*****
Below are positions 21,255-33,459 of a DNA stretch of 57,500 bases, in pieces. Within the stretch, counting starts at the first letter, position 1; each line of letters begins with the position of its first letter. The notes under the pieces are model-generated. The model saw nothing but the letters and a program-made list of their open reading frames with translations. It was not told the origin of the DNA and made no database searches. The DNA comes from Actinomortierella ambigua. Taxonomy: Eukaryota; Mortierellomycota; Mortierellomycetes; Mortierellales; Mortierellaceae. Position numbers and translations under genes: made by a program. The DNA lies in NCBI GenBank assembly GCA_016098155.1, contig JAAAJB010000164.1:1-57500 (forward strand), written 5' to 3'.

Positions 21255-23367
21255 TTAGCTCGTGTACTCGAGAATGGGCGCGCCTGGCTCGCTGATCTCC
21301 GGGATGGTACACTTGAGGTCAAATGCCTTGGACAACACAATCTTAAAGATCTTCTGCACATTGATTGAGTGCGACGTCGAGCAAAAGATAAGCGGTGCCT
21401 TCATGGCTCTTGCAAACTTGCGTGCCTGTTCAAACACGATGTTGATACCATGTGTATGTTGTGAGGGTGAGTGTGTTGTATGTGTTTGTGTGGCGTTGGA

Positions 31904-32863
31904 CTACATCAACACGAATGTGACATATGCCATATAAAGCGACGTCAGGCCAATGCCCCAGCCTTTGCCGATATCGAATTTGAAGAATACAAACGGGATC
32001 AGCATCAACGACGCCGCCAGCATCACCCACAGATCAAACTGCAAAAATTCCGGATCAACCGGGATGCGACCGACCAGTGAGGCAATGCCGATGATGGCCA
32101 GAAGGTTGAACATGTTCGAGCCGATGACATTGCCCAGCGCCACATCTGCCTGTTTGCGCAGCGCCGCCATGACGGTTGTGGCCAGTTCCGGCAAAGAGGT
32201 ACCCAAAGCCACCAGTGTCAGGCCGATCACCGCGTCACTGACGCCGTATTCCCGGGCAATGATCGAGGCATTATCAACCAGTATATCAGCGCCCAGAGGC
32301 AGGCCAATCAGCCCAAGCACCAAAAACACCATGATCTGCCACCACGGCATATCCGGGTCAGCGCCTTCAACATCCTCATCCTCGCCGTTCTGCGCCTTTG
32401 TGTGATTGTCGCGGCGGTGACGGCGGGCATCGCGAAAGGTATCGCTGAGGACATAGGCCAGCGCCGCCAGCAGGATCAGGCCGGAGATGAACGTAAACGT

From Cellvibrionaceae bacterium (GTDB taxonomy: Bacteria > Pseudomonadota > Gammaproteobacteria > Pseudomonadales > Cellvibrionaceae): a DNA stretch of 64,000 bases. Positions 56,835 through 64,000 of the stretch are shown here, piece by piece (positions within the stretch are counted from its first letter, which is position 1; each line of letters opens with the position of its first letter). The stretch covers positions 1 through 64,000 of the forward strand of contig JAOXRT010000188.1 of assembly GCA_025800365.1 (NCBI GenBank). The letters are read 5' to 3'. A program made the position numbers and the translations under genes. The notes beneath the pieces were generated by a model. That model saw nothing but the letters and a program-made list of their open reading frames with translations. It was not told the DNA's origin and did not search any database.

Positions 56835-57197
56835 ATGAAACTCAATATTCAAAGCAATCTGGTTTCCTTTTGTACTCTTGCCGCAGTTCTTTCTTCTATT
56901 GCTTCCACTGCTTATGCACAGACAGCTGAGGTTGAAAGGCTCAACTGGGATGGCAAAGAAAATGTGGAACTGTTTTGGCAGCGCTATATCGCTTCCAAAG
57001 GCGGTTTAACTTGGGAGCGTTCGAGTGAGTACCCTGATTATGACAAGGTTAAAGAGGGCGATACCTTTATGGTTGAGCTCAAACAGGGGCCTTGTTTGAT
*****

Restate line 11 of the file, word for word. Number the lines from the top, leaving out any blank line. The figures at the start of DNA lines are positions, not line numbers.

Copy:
32301 AGGCCAATCAGCCCAAGCACCAAAAACACCATGATCTGCCACCACGGCATATCCGGGTCAGCGCCTTCAACATCCTCATCCTCGCCGTTCTGCGCCTTTG